Capital Gains: Congress’s Immoral, Irrational, and Unconstitutional Tax?

June 3, 2010

In light of the capital gains tax resetting from its 2003 levels to its pre-Bush levels, Dr. Daniel J. Mitchell and Dr. Richard W. Rahn argued today that capital gains taxes impede economic growth, and are potentially unconstitutional. The talk was hosted by the Cato Institute.

Dr. Mitchell first explained that capital gains taxation discourages savings by favoring consumption of disposable income. People who invest their disposable income, which has already been taxed under the income tax, are taxed through the capital gains tax, the dividends tax, and eventually the death/estate tax. These extra taxes encourage taxpayers to use their money quickly rather than saving their money for long-term economic prosperity and growth. Mitchell also argued that the capital gains tax is a form of preemptive double taxation. When an individual or corporation performs a service or sells a good, the money received is generally considered taxable income. Any after-tax income used to invest is taxed again upon realized gains. By taxing the investor's income twice, the government double-dips and potentially deters investment and savings.

Dr. Rahn took Mitchell's analysis a step further. He argued that capital gains taxation is unconstitutional under the 16th Amendment. The 16th Amendment states that "the congress shall have the power to lay and collect taxes on income, from whatever source derived…" [emphasis added]. Rahn pointed out that capital gains are not considered income under any definition of the word, in any dictionary, or any IRS definition. Rahn also argued that capital gains taxes are effectively a tax on inflationary gains, nominal changes that do not reflect real accumulation of wealth. In the event that the investment does not outperform inflation, the government is taxing twice on a loss instead of a profit. Therefore, imposing a tax on capital gains is an overreaching and unconstitutional exercise of Congress's power to tax.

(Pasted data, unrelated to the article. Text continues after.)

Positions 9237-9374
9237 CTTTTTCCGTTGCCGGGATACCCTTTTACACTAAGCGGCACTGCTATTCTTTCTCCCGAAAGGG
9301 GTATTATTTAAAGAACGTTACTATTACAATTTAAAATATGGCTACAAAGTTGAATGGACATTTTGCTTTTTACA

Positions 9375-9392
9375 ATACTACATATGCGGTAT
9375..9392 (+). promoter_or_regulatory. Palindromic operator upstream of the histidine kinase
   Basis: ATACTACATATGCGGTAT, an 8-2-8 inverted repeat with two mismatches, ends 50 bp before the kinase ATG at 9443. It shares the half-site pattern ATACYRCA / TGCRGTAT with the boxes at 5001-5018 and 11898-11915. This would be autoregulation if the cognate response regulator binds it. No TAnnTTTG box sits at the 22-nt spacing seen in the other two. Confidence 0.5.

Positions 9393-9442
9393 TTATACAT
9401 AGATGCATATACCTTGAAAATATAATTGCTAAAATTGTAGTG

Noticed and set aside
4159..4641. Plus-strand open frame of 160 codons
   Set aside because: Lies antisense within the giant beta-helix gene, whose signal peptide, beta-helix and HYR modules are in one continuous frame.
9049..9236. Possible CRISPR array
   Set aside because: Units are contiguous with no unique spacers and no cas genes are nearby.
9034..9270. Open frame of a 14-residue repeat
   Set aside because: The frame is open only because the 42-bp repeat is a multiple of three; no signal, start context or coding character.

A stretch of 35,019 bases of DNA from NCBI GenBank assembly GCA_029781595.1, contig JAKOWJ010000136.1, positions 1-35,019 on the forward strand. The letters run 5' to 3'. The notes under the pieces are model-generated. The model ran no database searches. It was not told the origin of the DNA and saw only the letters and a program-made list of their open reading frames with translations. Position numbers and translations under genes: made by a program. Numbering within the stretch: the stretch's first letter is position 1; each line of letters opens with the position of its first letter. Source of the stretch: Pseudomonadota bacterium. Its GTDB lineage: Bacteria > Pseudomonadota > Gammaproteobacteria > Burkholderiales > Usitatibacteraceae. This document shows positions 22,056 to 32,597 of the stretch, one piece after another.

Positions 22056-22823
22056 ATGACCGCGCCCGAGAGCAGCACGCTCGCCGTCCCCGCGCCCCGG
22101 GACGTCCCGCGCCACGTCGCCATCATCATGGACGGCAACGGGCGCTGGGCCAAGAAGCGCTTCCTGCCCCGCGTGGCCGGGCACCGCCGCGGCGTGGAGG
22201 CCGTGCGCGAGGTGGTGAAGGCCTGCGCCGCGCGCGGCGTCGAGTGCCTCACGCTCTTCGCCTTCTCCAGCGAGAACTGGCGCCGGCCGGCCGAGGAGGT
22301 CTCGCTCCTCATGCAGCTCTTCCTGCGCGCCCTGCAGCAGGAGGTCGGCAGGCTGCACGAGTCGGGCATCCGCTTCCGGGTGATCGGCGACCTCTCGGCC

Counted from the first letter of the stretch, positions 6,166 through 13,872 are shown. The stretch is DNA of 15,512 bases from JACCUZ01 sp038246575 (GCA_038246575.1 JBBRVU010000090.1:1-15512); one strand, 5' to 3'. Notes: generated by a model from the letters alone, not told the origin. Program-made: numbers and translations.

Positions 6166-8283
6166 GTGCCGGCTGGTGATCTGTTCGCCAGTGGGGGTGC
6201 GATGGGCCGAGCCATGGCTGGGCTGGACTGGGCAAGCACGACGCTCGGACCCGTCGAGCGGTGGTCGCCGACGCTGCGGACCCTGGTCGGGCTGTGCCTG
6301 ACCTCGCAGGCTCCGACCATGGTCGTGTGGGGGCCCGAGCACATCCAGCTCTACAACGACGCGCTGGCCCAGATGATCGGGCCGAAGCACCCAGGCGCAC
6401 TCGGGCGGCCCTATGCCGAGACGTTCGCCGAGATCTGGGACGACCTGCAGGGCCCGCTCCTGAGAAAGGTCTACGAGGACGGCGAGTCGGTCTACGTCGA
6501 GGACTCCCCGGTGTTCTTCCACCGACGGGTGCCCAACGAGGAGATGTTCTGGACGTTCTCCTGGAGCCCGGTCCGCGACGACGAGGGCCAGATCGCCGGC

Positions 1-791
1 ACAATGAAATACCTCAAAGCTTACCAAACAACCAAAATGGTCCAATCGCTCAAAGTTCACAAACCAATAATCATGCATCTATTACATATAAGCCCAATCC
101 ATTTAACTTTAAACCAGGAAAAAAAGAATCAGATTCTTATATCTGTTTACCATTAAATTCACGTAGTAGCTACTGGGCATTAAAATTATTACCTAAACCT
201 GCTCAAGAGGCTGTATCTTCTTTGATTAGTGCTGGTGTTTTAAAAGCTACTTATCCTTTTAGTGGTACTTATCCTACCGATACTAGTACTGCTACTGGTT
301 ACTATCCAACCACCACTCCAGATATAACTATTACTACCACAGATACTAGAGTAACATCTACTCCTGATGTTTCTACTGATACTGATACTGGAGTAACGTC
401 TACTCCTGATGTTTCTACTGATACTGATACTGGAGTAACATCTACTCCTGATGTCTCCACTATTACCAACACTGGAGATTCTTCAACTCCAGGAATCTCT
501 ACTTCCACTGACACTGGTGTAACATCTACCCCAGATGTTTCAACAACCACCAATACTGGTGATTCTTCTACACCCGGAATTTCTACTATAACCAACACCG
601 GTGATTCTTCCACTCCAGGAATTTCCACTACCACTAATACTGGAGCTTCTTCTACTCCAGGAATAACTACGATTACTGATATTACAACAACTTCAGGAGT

Both Mitchell and Rahn argued that the government would raise more revenue if it decreased or repealed capital gains taxation. In 1977, capital gains were taxed at 40% and the IRS collected $7.8 billion, compared to $122 billion with a 15% rate in 2007. Even after factoring in inflation and other economic factors, the government collected more revenue with the lower rate. The decrease in rate created incentives for investors to inject more money into the economy, thereby expanding the tax base. Decreased capital gains tax rates also provide disincentives to wealthy investors in avoiding or evading the tax, increasing the amount of revenue generated by the capital gains tax.

Related Articles